Lastly, always be very specific about the (maximum) number of rounds covered under your fee. However, also leave them with the feeling that they don’t necessarily have to use them all up. If a client sees that you allow for 3 rounds of revisions, then they may try to make additional changes in order to feel they are getting their money’s worth. The consequence is that if gives the client more time to think (rarely a good thing) and quality can actually go in reverse. Yikes! This problem stems from the fact that a lot of designers position themselves as “service” providers. Instead, I have found that it’s better to position yourself as “product” provider. You pay me $X and I give you Y. It may take 1 round, it may take 3 rounds, but the goal is to deliver a quality product that meets your client’s deadline. Period. The key to shifting your client’s mindset is to casually mention, when you first talk about your past successes, that not every project you work on requires the maximum number of rounds. It plants a seed that not going through every round is ok, and it also is an indication of how good you are at your job (i.e. I have the ability to focus in on exactly what my client needs and hit the mark right out of the gate).

  6. I wish I would have found this information before it happen to me. I recently had my first design by committee experience. I was tasked with creating a logo for a non-profit.

    After the first round of drafts, the client told me he needed to show it to his bosses, which was about 6 or 7 different “board members”. I also found out they had another designer working on the same logo. It took forever to gain some feedback and when I finally did, they responded with what every logo designer dreads hearing. “We want to add our .net url into the logo and by that time, the other designer had backed out.

    I went forward and strongly advised against it but went ahead and sent them what they wanted. In the end they were given two versions. One with the url and one without. I hung in there thinking to myself that it could be good repeat business later on and they have sent me a few more projects. (no design-by-committee) ones yet. Thanks for the insight Preston.

  7. I try to get the group to agree on what they want their customers to say about their project – get them to agree on adjectives they’d like to be said about their project so that you can keep them away from “well, I like this…or I don’t like that.” It’s not about what their personal opinions are, it’s what will perform best for their clientele and their company strategy.

    1. @April,
      First, let me say “thank you” for leaving such great comments lately. I’ve noticed you’ve been commenting regularly here at Millo and I really appreciate the added value you bring to the blog!

      As usual, this is some excellent advice. Asking them to narrow down what they are really thinking, getting them to critique design from the point of view of their customer is genius!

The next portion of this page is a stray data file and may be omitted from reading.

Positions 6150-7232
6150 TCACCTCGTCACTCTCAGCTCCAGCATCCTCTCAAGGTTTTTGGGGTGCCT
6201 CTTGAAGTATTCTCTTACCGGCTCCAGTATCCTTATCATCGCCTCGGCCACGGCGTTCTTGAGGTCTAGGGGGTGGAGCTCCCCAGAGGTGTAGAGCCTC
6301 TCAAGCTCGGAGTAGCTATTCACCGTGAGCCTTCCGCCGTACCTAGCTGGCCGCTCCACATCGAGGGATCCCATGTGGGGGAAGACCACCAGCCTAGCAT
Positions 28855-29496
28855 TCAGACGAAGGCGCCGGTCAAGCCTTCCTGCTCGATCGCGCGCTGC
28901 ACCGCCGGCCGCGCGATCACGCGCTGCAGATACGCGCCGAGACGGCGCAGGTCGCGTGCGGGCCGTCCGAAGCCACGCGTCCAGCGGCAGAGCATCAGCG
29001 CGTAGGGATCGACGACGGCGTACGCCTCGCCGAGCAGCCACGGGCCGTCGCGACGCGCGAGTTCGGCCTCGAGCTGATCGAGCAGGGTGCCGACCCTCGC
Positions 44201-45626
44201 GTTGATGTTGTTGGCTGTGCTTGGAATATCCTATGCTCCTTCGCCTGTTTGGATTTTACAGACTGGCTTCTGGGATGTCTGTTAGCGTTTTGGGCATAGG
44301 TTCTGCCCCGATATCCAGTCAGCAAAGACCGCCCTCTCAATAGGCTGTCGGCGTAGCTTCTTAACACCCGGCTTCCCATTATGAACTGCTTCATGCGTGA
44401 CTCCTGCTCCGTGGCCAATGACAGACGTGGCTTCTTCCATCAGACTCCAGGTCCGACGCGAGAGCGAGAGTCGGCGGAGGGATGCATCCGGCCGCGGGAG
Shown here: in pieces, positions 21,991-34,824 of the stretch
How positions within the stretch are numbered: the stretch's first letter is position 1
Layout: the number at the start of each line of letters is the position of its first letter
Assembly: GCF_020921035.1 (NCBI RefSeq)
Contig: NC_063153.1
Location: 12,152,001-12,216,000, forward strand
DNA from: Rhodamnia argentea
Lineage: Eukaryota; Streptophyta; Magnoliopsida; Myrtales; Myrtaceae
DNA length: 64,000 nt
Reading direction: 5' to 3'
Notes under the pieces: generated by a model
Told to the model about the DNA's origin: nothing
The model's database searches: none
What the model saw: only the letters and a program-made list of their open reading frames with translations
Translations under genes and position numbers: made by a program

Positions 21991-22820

At what point do you usually offer this advice (Critiquing from the perspective of your customer base) to your clients?

      1. @Preston,

        You’re quite welcome! I look forward to your posts as I can always count on insightful, well-written, thought-provoking topics. I am also a big fan of your call for comments at the end of each post. Often bloggers write with a finality that discourages discussion, much like a lecture rather than a round table.

        I like to start from the get-go with the adjectives that, in a perfect world, the clientele would use to describe the project. This can really streamline the project and reduce the number of revisions.

        Nothing hurts more than bidding a flat fee on a 4-hour project and having to start over 2 hours into it after the first proof comes back. While I always provide a clause which limits the amount of hours before my hourly rate kicks in, I’d rather not have to go there often.

  8. Excellent topic–it’s a problem I am faced with often. Often, all your suggestions can remedy the situation. But when all else fails, then my solution is simply to charge more, and make the client aware that the myriad of comments and rounds we are going through due to the mass of people who are reviewing is just taking more time than anticipated, and therefore, will cost more money. It’s amazing how many times that response leads to concise, all-encompassing, filtered edits, and a quicker wrap-up to the project. Other times, the client understands the situation, but cannot change the review process on their end for whatever reason, and agrees to the extra costs.

    1. @Katy,
      Excellent thought, Katy. This is one of the few instances where charging by the hour definitely pays off. If you’re comfortable charging by the hour, you can make a lot of money from revisions that clients and committees make.

      Do you charge by the hour or per project?

      1. @Preston D Lee, I generally charge on a per project basis. However, I make it clear upfront in my estimates what the project cost includes. So when I encounter problems like this, I can go back to the client and refer back to the original estimate, pointing out why/how we have moved beyond the scope of the project, and at that point, anything more would be charged on a per-hour basis.